This is the third course from my Computer Vision series. Image Recognition, Object Detection, Object Recognition and also Optical Character Recognition are among the most used applications of Computer Vision. Using these techniques, the computer will be able to recognize and classify either the whole image, or multiple objects inside a single image predicting the class of the objects with the percentage accuracy score. Using OCR, it can also recognize and convert text in the images to machine readable format like text or a document. Object Detection and Object Recognition is widely used in many simple applications and also complex ones like self driving cars.
Here you can see the all 16 layers of the VGG16 model which got some description in the bottom. "Total params" are the total number parameter that a model can have overall. "Trainable params" is the number of the parameters that you can train, basically this model is empty with weights which means you have only got the architecture of vgg16. Lastly "Non-trainable params" as name says, these are the parameters which are freezed and not updatable during the training. Note that here you don't see the last layer because we set that to "false".
All said, I'm extremely excited to see which new technologies are built on GPT-3 and how OpenAI continues to improve on its model. Increased attention and funding in NLP and GPT-3 might be enough to ward off fears from many critics that an AI winter might be coming (myself included). Despite the shortfalls of the model, I am hoping that everyone can be optimistic about a future where humans and machines will communicate with each other in a unified language and the ability to create tools using technology will be accessible to billions of more people.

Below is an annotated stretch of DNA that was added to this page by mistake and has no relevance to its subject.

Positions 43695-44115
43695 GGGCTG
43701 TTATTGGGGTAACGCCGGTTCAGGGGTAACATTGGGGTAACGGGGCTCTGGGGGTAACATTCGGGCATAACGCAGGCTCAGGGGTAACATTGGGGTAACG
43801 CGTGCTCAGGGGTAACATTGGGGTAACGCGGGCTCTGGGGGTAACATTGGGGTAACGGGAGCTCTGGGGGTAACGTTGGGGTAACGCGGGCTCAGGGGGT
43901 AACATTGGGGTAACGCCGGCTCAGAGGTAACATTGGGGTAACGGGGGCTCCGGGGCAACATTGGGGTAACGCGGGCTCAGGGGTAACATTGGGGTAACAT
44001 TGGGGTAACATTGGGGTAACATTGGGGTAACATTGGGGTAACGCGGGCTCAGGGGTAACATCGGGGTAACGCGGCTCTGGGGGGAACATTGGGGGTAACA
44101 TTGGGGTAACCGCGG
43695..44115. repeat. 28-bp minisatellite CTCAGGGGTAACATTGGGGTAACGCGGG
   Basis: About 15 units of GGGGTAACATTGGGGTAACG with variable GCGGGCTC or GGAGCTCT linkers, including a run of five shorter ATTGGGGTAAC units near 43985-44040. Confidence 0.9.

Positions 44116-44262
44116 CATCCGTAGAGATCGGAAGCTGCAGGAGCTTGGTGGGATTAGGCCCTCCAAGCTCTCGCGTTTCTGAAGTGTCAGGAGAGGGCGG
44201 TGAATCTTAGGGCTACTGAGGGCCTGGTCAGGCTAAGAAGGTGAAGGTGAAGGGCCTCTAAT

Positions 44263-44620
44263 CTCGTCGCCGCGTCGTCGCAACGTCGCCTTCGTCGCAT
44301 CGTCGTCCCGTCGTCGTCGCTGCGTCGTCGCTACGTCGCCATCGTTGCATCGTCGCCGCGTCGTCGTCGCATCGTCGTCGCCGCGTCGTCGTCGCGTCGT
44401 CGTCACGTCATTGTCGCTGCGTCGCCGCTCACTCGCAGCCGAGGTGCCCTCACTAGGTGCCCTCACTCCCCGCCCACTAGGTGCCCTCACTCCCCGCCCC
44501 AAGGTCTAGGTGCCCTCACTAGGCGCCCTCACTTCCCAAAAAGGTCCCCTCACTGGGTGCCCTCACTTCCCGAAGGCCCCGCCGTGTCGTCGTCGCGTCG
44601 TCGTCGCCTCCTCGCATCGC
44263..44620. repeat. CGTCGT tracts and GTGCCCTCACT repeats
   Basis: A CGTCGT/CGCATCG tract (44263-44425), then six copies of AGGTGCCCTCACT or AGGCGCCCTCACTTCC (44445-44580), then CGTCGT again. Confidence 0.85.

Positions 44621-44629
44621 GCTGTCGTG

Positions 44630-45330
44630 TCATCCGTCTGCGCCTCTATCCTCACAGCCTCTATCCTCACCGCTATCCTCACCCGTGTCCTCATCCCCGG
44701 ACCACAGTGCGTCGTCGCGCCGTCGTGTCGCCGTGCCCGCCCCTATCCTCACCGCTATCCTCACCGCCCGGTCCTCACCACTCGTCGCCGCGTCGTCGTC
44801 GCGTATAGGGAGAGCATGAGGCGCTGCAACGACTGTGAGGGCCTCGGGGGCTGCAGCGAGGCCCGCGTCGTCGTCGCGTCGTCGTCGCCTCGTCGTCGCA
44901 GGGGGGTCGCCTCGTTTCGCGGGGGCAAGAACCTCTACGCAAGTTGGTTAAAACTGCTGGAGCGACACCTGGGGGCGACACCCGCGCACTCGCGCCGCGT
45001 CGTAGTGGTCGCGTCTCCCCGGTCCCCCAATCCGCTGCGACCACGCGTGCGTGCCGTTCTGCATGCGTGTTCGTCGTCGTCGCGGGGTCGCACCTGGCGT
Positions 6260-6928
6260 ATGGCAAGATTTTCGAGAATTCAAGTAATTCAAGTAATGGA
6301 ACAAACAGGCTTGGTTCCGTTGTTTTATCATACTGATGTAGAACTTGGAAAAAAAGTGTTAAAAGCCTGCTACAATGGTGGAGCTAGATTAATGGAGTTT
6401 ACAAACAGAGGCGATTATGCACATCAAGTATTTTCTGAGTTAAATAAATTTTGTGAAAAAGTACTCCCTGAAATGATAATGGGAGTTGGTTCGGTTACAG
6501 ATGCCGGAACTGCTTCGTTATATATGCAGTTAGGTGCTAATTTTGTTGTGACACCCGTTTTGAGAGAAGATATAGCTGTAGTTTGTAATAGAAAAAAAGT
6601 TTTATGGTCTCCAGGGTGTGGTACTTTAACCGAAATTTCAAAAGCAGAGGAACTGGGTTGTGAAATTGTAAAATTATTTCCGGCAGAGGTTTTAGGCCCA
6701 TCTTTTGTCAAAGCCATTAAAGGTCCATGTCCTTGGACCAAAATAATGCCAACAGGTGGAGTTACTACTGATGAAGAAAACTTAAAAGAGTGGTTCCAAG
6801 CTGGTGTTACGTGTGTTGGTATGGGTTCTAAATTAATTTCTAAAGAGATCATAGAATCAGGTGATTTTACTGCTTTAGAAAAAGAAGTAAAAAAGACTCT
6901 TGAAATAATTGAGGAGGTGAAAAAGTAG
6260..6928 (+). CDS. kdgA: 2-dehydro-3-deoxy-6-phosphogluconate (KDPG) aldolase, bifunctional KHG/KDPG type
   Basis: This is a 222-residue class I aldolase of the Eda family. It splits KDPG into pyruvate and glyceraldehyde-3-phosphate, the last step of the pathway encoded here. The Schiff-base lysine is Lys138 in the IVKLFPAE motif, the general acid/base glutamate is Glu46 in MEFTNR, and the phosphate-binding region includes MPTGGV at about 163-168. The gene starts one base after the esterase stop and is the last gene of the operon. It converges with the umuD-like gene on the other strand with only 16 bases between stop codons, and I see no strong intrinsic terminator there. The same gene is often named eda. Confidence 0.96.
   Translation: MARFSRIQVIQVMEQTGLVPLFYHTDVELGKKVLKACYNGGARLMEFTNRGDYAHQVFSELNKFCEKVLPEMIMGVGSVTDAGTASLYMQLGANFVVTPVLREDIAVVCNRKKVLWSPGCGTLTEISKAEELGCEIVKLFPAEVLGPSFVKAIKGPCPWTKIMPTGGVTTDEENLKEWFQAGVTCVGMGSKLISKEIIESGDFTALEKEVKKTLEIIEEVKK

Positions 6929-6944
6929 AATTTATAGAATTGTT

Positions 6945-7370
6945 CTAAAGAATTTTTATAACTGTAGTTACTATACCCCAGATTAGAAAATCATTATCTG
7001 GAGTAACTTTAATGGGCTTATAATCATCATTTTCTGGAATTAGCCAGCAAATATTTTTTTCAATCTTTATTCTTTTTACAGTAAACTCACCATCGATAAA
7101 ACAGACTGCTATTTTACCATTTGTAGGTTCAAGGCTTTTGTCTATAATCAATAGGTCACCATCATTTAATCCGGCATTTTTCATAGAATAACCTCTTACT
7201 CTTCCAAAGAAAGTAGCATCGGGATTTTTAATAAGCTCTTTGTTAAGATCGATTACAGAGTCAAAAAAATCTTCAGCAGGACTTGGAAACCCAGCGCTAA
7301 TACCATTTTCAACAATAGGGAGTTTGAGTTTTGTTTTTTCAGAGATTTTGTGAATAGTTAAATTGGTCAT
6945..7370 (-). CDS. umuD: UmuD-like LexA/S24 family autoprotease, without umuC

With the advancement in deep learning, neural network architectures like recurrent neural networks (RNN and LSTM) and convolutional neural networks (CNN) have shown a decent improvement in performance in solving several Natural Language Processing (NLP) tasks like text classification, language modeling, machine translation, etc. However, this performance of deep learning models in NLP pales in comparison to the performance of deep learning in Computer Vision. One of the main reasons for this slow progress could be the lack of large labeled text datasets. Most of the labeled text datasets are not big enough to train deep neural networks because these networks have a huge number of parameters and training such networks on small datasets will cause overfitting. Another quite important reason for NLP lagging behind computer vision was the lack of transfer learning in NLP.
Google Brain has released the pre-trained models and fine-tuning code for Big Transfer (BiT), a deep-learning computer vision model. The models are pre-trained on publicly-available generic image datasets and can meet or exceed state-of-the-art performance on several vision benchmarks after fine-tuning on just a few samples. Paper co-authors Lucas Beyer and Alexander Kolesnikov gave an overview of their work in a recent blog post. To help advance the performance of deep-learning vision models, the team investigated large-scale pre-training and the effects of model size, dataset size, training duration, normalization strategy, and hyperparameter choice. As a result of this work, the team developed a "recipe" of components and training heuristics that achieves strong performance on a variety of benchmarks, including an "unprecedented top-5 accuracy of 80.0%" on the ObjectNet dataset. Deep-learning models have made great strides in computer vision, particularly in recognizing objects in images.